Millions of American workers lose nearly $8 billion each year in the nation’s 10 most populous states, including Florida, via what’s often referred to as “wage theft.”
What is wage theft?
Wage theft refers to what the name suggests: the theft of an employee’s wages.
The Fair Labor Standards Act, a federal law that took effect in 1938, outlines several employment laws pertaining to wages, including the creation of a federal minimum wage, overtime pay provisions, mandatory rest breaks, and more.
Employers do not forcefully take or confiscate wages from the employee per se. Wage theft is often more discreet and indirect and includes actions such as:
- Failing to pay overtime pay
- Failing to pay the minimum wage stipulated under the law
- Failing to pay workers for jobs done off-the-clock
- Refusing to pay workers for mandated break times
- Classifying workers as exempt in order to avoid paying overtime
- Failing to pay tipped workers their entitled pay under the law
- Taking illegal pay stub deductions
Who is affected most from wage theft?
According to the Economic Policy Institute (EPI), an organization that focuses on economic policies affecting low-income employees, wage theft impacts minimum wage and low-wage workers the most.
An EPI study shows full-time employees lose an average of $3,300 each year for violations including those noted above.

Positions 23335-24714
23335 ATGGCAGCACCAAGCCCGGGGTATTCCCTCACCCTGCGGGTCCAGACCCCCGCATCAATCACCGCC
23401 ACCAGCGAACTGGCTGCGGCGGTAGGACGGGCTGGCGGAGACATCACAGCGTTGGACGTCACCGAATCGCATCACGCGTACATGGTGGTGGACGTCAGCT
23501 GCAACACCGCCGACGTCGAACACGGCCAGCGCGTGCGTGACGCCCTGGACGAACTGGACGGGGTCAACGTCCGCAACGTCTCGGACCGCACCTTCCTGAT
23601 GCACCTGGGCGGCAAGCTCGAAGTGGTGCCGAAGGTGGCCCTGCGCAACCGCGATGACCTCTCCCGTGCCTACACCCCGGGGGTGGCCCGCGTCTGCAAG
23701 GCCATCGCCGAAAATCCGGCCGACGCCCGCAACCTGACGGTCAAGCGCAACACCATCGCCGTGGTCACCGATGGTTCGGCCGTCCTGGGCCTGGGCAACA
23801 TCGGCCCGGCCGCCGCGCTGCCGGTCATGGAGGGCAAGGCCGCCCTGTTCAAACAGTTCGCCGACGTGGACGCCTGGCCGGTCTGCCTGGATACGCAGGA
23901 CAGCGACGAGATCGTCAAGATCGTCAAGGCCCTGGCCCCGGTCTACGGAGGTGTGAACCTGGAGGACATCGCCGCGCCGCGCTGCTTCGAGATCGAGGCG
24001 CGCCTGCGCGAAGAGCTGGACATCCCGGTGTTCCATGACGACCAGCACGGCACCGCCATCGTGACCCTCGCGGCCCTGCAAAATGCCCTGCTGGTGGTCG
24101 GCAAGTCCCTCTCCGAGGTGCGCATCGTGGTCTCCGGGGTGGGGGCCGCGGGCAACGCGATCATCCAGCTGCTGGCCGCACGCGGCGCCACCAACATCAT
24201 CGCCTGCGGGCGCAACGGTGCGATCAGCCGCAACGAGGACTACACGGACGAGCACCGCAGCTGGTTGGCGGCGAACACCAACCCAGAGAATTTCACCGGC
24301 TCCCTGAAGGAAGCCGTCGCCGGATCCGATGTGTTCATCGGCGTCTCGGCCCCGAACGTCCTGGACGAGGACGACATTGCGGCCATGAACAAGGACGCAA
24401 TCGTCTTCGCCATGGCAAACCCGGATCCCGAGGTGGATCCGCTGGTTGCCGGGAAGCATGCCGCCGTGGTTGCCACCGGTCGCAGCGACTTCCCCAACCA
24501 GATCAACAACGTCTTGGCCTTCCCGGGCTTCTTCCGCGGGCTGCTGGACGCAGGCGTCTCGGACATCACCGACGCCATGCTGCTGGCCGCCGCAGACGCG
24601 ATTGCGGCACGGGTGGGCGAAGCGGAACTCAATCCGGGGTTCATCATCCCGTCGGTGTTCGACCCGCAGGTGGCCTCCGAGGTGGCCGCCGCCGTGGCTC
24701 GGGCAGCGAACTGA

Upcoming concerns amid rise in Florida minimum wage
A new Florida law took effect this month, raising the state minimum wage to $10 per hour with a continued increased to $15 by 2026.
According to a 2021 study by the Florida Policy Institute and Rutgers University says, if left unchecked, wage theft will negate the intended benefits of the state’s gradual $15 minimum wage increase.
The study concluded several key takeaways including the following:
- Victims of wage theft lose on average $1.32 per hour in wage theft which is expected to rise with the new law.
- Workers in agriculture, real estate and the service industries are most affected.
- Black, Latina and immigrant women are most likely to experience wage theft.
- Roughly $25 million in state tax revenue is estimated to be lost in the upcoming years with continued violations.
Professor Janice Fine, director of research and strategy for Rutgers University’s Center for Innovation in Worker Organization (CIWO), notes how alarming it is that there are no inspectors to enforce the minimum wage in the state of Florida.
“How is it that Florida, a state of 10 million workers, employs no one to enforce the minimum wage? New York, with a million fewer workers, has 115 full-time state investigators,” she says. It’s not surprising, Fine indicates, that Florida has the highest rate of minimum wage violations in the nation.
It’s important to note that not all employers skirt the rules. However, such lack of supervision does question the honesty of many, particularly given the new stipulations with the minimum wage and economic conditions relating to COVID.
For employees concerned about their wages and possible wage theft, as well as businesses wanting to ensure compliance with wage laws, consulting with an experienced employment law attorney who can offer advice and guidance on the law is advised.